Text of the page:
Joseph never would have said that God plays fair. After all, he was a righteous man, not looking for any trouble—and look what he gets! Before he has fully decided what to do about Mary's news, he sleeps on it. An angel of the Lord appears to him, saying, "Joseph, son of David, do not be afraid to take Mary as your wife, for the child conceived in her is from the Holy Spirit." These do not sound like reassuring words. An illegitimate child of uncertain parentage is bad enough, but now the angel says it's not even an ordinarily conceived human child, but something conceived from the Holy Spirit. What on earth will that turn out to be?
The angel says, "Don't be afraid"? Yeah, right. Try "terrified" instead. Things were bad enough before this news. Whatever happened to a nice, quiet life in Nazareth?
God didn't give Jesus a nice, quiet life in Nazareth, and he didn't give it to Mary and Joseph either. All three of them bore their crosses—Jesus' was of wood, but Mary and Joseph's cross was Jesus himself. It is no small task to be a human father to God incarnate.
It is no small task, but it is an awesome and wondrous one, and surely Joseph knew it. Joseph was a righteous man, a faithful Jew. Could anyone less be blessed and burdened with such amazing news as Mary had to share? Could anyone less have borne the consequences?
In the collect for this last Sunday of Advent, we pray: "Purify our conscience, Almighty God, by your daily visitation, that your Son Jesus Christ, at his coming, may find in us a mansion prepared for himself." This collect, and the example of Mary, the Mother of God, reminds us of our call to be Godbearers, to carry and bring to life the spark of God in a suffering world.
But this Sunday, too, as we hear Joseph's story, we are reminded that we are also called to be companions to the ones in whom the spark of God is growing. This may be a harder task yet, to welcome God's transforming work in the lives of those closest to us, as they change and grow into new and different people before our very eyes.
But there are rewards. When we join Joseph in accompanying another who carries Christ within, we can find ourselves, some cold, dark night, as midwives to the greatest power of this world. We can be struck to awe-filled silence by the wonder of God's love embodied in this person we thought we knew so well. We can hold the Christ child in our arms.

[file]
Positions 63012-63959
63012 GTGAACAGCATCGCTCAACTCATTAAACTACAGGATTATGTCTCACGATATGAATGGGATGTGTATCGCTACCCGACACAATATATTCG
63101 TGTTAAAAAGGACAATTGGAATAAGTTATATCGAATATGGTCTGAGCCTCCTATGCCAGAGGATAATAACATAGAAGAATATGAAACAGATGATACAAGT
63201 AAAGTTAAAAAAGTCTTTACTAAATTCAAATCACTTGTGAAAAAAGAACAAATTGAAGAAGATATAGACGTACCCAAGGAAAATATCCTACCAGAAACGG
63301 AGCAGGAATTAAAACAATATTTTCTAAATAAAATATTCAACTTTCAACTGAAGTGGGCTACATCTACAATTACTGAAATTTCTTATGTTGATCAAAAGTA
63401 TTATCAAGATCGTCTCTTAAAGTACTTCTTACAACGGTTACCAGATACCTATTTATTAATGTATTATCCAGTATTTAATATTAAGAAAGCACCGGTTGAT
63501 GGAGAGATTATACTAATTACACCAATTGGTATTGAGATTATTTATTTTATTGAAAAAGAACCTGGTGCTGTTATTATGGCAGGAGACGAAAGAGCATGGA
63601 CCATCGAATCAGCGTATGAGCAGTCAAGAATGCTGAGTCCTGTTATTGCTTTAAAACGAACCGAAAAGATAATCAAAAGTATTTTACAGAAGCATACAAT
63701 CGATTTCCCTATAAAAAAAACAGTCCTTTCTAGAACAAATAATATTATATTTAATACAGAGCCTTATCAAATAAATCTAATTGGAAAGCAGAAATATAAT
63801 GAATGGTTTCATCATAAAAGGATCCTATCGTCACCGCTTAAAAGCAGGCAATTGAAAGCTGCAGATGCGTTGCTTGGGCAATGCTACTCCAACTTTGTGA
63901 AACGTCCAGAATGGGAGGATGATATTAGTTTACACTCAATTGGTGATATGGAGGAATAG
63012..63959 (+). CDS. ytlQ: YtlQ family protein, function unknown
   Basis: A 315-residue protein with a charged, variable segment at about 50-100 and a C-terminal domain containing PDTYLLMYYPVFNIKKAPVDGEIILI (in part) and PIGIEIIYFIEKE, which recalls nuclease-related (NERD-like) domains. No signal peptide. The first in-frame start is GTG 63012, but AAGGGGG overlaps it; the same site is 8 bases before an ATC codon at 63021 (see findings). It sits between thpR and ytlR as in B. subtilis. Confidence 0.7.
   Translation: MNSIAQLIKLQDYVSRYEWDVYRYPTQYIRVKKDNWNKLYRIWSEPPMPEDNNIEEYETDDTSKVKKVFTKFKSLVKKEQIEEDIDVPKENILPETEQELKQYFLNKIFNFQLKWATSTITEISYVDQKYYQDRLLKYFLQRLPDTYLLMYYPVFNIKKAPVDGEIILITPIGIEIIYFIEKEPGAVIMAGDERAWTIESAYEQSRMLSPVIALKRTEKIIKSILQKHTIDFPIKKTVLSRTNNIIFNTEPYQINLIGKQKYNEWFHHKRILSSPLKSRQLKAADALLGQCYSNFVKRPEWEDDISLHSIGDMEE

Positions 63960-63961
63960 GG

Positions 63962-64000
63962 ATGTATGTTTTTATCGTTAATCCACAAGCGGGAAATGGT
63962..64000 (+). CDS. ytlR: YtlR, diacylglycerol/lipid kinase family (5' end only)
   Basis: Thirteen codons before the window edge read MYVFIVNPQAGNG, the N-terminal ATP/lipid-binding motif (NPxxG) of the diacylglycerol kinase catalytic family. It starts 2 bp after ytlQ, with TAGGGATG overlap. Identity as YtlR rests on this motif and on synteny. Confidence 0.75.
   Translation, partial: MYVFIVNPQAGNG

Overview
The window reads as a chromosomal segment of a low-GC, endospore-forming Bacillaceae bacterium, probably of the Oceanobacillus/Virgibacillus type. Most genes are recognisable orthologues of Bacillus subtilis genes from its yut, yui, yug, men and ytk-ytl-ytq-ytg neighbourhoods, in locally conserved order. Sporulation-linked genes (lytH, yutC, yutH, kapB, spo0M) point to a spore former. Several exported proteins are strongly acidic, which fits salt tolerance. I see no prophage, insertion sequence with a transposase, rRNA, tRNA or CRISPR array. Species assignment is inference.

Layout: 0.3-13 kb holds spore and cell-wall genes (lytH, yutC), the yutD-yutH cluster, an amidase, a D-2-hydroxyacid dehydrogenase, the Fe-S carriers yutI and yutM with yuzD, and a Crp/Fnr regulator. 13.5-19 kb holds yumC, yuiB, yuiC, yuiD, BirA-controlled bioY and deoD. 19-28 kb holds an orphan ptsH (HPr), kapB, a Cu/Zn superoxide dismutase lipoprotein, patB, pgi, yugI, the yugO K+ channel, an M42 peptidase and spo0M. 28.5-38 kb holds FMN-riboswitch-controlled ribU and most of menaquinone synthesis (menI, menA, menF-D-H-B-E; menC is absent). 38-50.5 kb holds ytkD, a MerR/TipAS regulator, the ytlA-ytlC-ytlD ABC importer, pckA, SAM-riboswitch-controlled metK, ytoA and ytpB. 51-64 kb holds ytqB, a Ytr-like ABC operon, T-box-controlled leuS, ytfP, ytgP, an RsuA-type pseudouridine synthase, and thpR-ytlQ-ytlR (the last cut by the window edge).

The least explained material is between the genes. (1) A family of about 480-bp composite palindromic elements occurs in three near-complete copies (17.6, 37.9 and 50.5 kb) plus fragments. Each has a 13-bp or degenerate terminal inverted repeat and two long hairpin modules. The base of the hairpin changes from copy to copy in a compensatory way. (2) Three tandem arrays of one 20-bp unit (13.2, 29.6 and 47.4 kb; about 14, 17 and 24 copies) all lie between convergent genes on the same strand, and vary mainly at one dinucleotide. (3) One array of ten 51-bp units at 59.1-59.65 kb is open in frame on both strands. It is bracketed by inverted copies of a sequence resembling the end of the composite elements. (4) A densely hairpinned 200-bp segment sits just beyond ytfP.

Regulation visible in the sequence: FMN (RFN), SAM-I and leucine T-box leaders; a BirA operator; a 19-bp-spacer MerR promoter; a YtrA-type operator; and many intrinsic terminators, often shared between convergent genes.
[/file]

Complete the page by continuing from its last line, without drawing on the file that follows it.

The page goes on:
Will this be messy? Sure. Will it hurt? It will likely break our hearts and souls wide open. Will it be the most amazing, awesome, and wonderful thing we could ever do? Yes, that too. In these last days of Advent, let us join Joseph and go look for Mary. And when we've found her, and told her we're still here, let us set out together on the road to Bethlehem. Let us walk these dwindling days to the place where God is born.
Catherine Woods Richardson is interim pastor of St. Paul's Church, Elk City, Michigan.
The Most Special Effect of All
Luke 2:1–20 Matthew R. Lincoln
WHEN YOU see a blockbuster movie these days, some of the key ingredients are sure to be the special effects. The effects sometimes do more to attract an audience than the starring actors. When I was a kid, watching special effects was often amusing, rather than scary. It was easy to tell that the ship being blown up was just a boat in a bathtub.
It is still fun, but detecting the special effects is now more of a challenge, a kind of game. You want the effects to be believable; but you know they can't be what they appear to be, and because of that knowledge, you can gauge how convincing the special effects are. A really satisfying effect is one that you can say was convincing. The irony is, however, if it had really been convincing, you wouldn't have recognized that it was only an effect. You wouldn't be sitting back and deciding whether or not it was convincing; you would simply be convinced.
We like our special effects to be big and bold, but somehow, visibly unreal. They are safer that way. Being terrified by them is only an amusement.
Is that how you would like God to be? Would you like God only to look almighty—that is, to look spectacular while, in fact, being safely unreal? That would have advantages. The spectacle would give us something to get excited about; but we would be left to ourselves to decide what we care about, and how we want to spend our lives.
Have you ever wanted God to make a real difference in your life, such as when you or someone you love was gravely ill? You pray for a miracle cure, or a rescue from trouble—a zap from a distant, impersonal God that will put things back the way they were. Such a dramatic act by an impersonal God would seem to be powerful, like a special effect. But such an act would not really change anything.
On a movie screen, a great huge ship can hit an iceberg and sink at 1, 3, 5, 7 and 9 P.M. (with senior citizen discounts at the early shows); then do it again five times on the following day. You feel scared while you watch, but nothing changes. An impersonal God might be talked into doing something for you, like a cure. But that cure would do nothing except return things to normal. If your life is in chaos because of an illness, "normal" sounds pretty good. But think about it. Would you really like things to go right back to where they were, with you about to get sick all over again?
Excerpted from PREACHING THROUGH THE YEAR OF MATTHEW by ROGER ALLING, DAVID J. SCHLAFER. Copyright © 2001 Roger Alling and David J. Schlafer. Excerpted by permission of Church Publishing Incorporated.
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Table of Contents
Introduction: The Reign of God is Like ...
1 Preaching Through Advent, Christmas, and Epiphany
2 Preaching Through Lent, Holy Week, and Easter
3 Preaching Through the Season After Pentecost
4 Preparing to Preach—Homiletical Reflections
5 The Calling of the Preacher—Sermons in Celebration